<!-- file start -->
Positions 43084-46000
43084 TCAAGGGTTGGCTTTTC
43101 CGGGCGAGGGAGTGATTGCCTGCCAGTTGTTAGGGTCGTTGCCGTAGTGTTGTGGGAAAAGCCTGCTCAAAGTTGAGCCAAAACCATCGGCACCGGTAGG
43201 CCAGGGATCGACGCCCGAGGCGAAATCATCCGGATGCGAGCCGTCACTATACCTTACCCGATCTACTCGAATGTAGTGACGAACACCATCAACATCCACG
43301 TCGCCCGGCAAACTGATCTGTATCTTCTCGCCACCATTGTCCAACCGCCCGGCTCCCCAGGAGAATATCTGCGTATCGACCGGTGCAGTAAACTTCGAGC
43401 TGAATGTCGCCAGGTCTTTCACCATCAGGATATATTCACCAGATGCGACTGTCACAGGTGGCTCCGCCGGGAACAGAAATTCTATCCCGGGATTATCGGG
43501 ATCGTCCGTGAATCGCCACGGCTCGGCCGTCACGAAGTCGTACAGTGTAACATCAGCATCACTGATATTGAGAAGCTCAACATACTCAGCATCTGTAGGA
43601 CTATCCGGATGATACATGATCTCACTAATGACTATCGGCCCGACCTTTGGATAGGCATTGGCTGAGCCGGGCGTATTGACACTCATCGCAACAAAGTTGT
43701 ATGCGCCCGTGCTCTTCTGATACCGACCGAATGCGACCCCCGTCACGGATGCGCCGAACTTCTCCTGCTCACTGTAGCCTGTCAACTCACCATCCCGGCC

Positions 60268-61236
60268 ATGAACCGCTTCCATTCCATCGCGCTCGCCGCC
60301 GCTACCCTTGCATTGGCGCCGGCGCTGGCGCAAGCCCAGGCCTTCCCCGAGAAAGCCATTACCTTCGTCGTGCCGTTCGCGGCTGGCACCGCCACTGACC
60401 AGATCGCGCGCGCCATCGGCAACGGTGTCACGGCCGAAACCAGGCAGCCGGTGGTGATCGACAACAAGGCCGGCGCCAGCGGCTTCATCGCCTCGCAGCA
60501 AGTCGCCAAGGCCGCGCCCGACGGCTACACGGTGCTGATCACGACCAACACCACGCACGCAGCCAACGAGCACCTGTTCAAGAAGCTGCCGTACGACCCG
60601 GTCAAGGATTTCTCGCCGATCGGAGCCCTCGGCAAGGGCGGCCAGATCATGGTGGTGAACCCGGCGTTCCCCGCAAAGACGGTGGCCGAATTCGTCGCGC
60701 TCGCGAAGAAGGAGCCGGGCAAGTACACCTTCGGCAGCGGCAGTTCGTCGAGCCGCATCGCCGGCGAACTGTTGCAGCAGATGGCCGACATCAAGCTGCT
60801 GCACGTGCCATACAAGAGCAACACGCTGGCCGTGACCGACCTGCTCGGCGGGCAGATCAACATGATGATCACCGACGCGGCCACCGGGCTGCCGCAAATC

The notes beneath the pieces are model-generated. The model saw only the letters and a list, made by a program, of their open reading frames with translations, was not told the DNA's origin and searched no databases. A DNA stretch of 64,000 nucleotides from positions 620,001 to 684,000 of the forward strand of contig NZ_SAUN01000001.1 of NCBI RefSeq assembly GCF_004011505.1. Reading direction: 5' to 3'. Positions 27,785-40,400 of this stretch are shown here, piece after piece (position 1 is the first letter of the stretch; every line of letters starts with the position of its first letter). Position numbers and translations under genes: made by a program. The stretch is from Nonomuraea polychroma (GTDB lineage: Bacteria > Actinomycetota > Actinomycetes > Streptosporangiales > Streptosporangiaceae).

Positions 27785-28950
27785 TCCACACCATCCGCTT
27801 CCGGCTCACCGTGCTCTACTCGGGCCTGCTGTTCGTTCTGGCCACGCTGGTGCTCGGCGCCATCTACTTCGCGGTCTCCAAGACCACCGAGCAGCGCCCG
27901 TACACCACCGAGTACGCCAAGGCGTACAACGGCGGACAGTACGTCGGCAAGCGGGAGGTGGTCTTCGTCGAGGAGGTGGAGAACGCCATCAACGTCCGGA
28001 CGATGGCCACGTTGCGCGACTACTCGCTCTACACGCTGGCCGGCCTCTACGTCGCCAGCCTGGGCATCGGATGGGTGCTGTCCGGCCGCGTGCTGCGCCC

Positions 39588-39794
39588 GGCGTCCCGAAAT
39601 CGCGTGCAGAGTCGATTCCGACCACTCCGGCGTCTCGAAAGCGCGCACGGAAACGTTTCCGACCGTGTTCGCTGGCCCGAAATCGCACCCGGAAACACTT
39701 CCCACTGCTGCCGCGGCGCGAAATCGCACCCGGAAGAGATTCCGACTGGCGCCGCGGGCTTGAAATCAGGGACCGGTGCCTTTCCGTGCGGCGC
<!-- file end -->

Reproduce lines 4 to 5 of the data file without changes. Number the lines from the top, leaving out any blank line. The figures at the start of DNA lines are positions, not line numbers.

43201 CCAGGGATCGACGCCCGAGGCGAAATCATCCGGATGCGAGCCGTCACTATACCTTACCCGATCTACTCGAATGTAGTGACGAACACCATCAACATCCACG
43301 TCGCCCGGCAAACTGATCTGTATCTTCTCGCCACCATTGTCCAACCGCCCGGCTCCCCAGGAGAATATCTGCGTATCGACCGGTGCAGTAAACTTCGAGC